A European labour body has set itself firmly against potential plans by Opel to impose forced redundancies at its Bochum plant.
The GM division said it would retain the option of forced redundancies as it seeks to cut a further 1,200 posts from its workforce as part of radical restructuring plans designed to turn around losses of $1.8bn.
“Of course we are against forced redundancies, that must be clear,” GM European Works Council vice chairman Rudi Kennes told just-auto. “If this goes through, Bochum will take a big hit – 1,200 workers is a lot, even one is too much.
“They do not always prove all the measures they take are really necessary.”
Kennes noted the issue was being dealt with at local trade union level in Bochum, but the issue could escalate to a European pitch at some point. However, he stressed negotiations were still at an early stage.
“As long as they are talking it is a good thing I guess, although the subject is not a good one,” he said.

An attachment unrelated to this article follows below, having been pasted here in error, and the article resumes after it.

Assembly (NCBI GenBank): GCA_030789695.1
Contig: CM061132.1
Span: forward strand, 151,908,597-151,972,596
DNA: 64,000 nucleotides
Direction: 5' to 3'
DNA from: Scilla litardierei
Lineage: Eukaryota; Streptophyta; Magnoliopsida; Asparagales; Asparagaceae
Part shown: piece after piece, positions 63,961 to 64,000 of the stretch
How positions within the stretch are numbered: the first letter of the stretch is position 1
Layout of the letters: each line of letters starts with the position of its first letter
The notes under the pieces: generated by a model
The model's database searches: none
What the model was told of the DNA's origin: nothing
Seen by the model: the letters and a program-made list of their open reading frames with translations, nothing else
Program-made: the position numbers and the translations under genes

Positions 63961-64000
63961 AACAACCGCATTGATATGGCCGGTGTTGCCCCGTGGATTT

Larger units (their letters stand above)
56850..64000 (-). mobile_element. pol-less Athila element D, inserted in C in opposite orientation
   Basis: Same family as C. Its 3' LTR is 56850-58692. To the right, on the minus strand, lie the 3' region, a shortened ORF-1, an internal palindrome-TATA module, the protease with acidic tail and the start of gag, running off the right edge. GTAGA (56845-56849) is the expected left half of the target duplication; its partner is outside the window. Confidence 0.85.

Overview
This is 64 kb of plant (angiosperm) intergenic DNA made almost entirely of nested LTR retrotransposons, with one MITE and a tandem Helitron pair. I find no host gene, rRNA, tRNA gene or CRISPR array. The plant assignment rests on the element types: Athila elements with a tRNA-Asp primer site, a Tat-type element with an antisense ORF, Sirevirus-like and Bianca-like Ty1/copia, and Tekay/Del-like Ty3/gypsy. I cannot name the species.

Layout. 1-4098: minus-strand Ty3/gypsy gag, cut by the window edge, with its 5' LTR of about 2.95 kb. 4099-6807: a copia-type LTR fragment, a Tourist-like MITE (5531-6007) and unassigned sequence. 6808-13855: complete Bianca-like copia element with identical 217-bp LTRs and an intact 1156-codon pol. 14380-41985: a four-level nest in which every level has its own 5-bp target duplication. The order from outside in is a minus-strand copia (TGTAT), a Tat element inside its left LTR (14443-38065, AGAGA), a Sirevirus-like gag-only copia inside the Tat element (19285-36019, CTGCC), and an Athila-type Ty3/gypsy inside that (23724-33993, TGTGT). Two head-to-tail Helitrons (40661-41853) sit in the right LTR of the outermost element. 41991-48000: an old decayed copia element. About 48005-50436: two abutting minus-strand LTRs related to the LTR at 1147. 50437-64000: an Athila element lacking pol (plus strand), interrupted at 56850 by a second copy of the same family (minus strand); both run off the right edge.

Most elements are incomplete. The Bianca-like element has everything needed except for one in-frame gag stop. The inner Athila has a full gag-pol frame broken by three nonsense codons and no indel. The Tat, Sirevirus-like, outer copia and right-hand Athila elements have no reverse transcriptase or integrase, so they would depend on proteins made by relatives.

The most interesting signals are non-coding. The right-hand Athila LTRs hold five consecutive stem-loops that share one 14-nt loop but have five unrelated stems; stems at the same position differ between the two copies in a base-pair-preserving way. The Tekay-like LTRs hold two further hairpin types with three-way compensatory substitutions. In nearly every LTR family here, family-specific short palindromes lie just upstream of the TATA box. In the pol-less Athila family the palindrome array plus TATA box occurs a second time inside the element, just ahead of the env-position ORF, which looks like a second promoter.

Opel acknowledged yesterday (21 March) it need to “accelerate the job cuts” at Bochum, although insisted it was providing financial incentives such as EUR100,000 (US$142,000) for employees who wished to leave and who had more than 20 years service.
Equally, the manufacturer highlighted the fact it had offered 300 staff the chance to move to the technical development centre in Russelsheim with a one-off payment of EUR25,000.
Opel told just-auto it had not received enough applicants to accept its leave package programmes, hence the need for acceleration in job cuts
Both Opel and staff representatives will now be subject to a binding mediation process led by an independent body with a committee meeting in the next few weeks to find a solution.
German law requires such a process to start if employers and employees cannot agree on common ground.